World’s biggest dinosaur footprint discovered in Australia’s own Jurassic Park
More than 100 million years ago, on a muddy stretch of land that is now Australia, nearly two-dozen species of dinosaur once roamed.
There were duck-billed ornithopods, which left long, three-toed tracks in their wake. Heavy armored dinosaurs pressed large, tulip-shaped prints into the soil. Predators scratched the ground with their talons. And the feet of gigantic, long-necked sauropods created bathtub-sized depressions in the dirt.
Asteroids struck, continents moved, sea levels rose and fell. What was once a damp, forested environment surrounded by shallow seas became the hot, rugged coastline of northwestern Australia.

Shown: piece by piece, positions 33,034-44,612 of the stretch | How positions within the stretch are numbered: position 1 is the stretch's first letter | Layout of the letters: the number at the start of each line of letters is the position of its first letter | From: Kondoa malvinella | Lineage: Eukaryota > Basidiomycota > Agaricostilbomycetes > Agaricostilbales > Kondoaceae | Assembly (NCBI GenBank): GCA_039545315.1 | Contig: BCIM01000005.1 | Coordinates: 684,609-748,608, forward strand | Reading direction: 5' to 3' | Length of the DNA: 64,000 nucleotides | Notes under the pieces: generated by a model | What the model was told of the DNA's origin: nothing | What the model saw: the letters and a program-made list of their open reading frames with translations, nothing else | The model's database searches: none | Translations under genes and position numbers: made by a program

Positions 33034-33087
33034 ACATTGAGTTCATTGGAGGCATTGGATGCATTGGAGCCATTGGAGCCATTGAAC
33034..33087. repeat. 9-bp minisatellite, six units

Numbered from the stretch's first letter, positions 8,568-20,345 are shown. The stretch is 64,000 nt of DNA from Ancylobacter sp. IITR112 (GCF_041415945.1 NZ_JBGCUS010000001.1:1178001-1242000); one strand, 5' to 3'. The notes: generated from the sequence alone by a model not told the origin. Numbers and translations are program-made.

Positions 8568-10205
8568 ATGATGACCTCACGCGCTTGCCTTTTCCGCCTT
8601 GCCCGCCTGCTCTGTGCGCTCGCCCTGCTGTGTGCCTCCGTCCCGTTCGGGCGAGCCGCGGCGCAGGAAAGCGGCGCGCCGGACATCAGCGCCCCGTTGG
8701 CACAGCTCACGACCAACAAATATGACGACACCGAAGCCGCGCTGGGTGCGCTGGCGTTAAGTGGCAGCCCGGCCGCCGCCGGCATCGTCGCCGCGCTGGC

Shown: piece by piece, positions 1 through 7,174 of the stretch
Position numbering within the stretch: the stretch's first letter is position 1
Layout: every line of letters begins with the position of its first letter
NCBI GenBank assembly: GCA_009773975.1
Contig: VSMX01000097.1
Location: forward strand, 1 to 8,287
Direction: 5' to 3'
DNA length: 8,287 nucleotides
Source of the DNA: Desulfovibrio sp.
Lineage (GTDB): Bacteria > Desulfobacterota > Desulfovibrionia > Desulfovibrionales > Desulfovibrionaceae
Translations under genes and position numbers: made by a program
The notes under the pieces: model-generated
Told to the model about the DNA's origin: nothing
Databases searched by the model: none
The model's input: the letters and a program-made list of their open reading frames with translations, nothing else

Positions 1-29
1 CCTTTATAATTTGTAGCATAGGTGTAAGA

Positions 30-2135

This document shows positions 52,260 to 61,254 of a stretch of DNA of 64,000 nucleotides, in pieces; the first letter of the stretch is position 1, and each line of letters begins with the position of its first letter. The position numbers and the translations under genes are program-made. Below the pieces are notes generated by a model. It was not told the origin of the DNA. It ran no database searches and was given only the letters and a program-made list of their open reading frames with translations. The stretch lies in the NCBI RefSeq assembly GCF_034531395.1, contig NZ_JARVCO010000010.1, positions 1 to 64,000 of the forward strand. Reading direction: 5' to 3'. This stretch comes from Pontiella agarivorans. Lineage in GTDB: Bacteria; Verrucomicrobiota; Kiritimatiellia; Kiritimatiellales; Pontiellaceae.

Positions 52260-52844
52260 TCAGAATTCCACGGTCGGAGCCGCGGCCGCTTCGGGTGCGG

But the dinosaurs’ tracks remained. The footprint assemblage, which contains evidence of 21 species, is the most diverse in the world, researchers reported Friday in the Journal of Vertebrate Paleontology.